Financial Institution Regulation Under President Biden

Katherine Mooney Carroll is partner and Lauren Gilbert and Zachary Baum are associates at Cleary Gottlieb Steen & Hamilton LLP. This post is based on a Cleary memorandum by Ms. Carroll, Ms. Gilbert, Mr. Baum, Derek Bush, Colin Lloyd, and Hugh C. Conroy.

Following Vice President Joe Biden’s apparent victory last weekend, attention has now turned to the transition and implications of a change in administration.

The pandemic and related economic downturn will guide the Biden Administration’s immediate priorities for the financial sector, resulting in a focus on economic relief and stimulus, consumer protection and attention to any signs of financial instability. Given these and other priorities, and the relatively modest changes in financial regulation under the Trump Administration, regulatory reform is not likely to be a major area of focus in the early period of the administration. Gridlock in Congress also means that the existing regulatory architecture will remain intact in the short term. The most significant policymaking is likely to occur at the agencies.

A Republican-controlled Senate may result in moderate appointees to lead the Treasury Department and the financial regulatory agencies, although progressives will push hard for nominees reflecting the views of Senators Warren and Sanders. President Biden is also likely to minimize appointees with ties to Wall Street. Achieving racial and gender diversity, including in the key financial posts, is an announced goal of his administration.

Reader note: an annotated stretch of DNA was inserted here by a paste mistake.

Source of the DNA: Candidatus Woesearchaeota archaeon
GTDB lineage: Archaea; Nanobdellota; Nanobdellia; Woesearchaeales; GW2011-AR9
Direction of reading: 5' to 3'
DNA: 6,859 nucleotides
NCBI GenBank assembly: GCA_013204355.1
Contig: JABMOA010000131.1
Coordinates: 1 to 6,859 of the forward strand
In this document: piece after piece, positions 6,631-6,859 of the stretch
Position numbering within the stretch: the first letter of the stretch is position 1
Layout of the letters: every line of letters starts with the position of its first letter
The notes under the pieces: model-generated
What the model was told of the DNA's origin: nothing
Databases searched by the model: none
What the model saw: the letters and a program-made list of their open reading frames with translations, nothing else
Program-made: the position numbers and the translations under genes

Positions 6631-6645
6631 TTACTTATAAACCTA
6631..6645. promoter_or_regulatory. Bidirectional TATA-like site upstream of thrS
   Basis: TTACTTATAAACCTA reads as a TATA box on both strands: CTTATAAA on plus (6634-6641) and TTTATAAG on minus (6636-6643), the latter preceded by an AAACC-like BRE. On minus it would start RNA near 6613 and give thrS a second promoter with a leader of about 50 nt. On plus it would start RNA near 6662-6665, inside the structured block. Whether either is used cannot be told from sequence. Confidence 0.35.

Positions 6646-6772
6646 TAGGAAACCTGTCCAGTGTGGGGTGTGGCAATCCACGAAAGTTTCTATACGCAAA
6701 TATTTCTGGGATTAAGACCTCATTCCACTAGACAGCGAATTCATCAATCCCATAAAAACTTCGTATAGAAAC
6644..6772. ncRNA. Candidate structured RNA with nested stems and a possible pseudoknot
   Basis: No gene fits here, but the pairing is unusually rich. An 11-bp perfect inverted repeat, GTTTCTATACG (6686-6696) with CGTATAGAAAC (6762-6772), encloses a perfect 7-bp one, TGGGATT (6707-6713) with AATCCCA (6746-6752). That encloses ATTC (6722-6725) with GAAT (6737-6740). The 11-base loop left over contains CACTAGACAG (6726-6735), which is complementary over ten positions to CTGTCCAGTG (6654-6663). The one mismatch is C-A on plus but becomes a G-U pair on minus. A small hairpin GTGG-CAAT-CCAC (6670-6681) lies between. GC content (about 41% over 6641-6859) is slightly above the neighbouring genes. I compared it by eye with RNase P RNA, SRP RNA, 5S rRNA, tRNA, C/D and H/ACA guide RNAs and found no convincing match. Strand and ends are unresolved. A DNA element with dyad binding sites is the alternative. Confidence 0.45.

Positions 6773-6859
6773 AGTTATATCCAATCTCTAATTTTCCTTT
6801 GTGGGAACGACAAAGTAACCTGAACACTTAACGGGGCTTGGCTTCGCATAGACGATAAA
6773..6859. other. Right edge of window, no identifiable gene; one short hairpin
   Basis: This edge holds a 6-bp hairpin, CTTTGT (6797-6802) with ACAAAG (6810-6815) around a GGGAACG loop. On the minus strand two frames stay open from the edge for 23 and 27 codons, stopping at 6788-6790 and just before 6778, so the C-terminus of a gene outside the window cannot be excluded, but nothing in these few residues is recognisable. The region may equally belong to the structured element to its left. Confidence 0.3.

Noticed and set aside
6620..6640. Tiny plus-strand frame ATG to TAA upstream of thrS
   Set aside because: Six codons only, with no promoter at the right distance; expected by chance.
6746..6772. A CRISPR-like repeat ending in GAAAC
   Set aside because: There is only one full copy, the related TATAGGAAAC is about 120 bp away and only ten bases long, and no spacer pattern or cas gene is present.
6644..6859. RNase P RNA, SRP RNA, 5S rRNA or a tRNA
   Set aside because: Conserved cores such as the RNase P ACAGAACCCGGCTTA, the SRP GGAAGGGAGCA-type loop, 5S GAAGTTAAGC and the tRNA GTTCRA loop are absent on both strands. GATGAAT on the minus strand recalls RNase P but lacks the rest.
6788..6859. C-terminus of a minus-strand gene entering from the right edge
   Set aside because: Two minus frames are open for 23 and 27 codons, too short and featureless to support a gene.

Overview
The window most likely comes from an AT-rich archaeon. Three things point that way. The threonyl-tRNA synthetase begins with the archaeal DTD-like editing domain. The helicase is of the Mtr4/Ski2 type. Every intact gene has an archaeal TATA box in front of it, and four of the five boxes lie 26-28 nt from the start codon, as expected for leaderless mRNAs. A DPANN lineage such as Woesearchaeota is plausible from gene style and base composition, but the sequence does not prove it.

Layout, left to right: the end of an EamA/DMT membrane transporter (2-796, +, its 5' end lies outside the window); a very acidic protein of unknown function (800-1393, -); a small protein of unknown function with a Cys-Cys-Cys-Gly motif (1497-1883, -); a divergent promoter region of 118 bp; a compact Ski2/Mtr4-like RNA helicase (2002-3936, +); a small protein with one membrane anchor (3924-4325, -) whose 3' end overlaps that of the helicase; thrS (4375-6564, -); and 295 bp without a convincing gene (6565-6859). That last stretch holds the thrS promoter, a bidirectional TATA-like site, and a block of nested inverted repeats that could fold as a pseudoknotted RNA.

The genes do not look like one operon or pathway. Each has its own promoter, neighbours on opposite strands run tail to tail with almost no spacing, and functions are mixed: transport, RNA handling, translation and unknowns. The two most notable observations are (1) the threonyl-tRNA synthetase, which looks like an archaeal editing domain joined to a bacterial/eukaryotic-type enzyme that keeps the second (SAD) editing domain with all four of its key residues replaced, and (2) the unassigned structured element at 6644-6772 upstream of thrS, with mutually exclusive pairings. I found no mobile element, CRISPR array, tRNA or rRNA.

Policy goals embraced by the Democratic Party are expected to feature in the agencies’ regulatory and supervisory agendas, including a focus on reducing economic inequality, achieving racial justice and addressing climate change. Other current areas of focus will likely carry over into the Biden Administration, including robust enforcement related to anti-money laundering, market or consumer abuse, and other compliance matters. Addressing technological innovation will no doubt continue to be a priority, with perhaps greater emphasis on access to affordable financial services among underserved populations. Progressive concerns about the size of the largest financial institutions may generate greater scrutiny of large mergers or acquisitions, although changes to the statutory or regulatory framework in this regard seem unlikely.

This post outlines key areas to watch for our financial institution clients. Please click here for our initial analysis of how the Biden presidency is likely to reshape the broader corporate landscape in areas such as the SEC’s regulatory and enforcement focus, corporate governance, mergers and acquisitions, executive compensation and tax.

Leadership Changes at the Agencies

Personnel changes are likely to be the most significant driver of the Biden Administration’s policy agenda over time. A full transition will not happen quickly, given the time required to fill positions and the fact that many Trump appointees have a year or more remaining in their terms.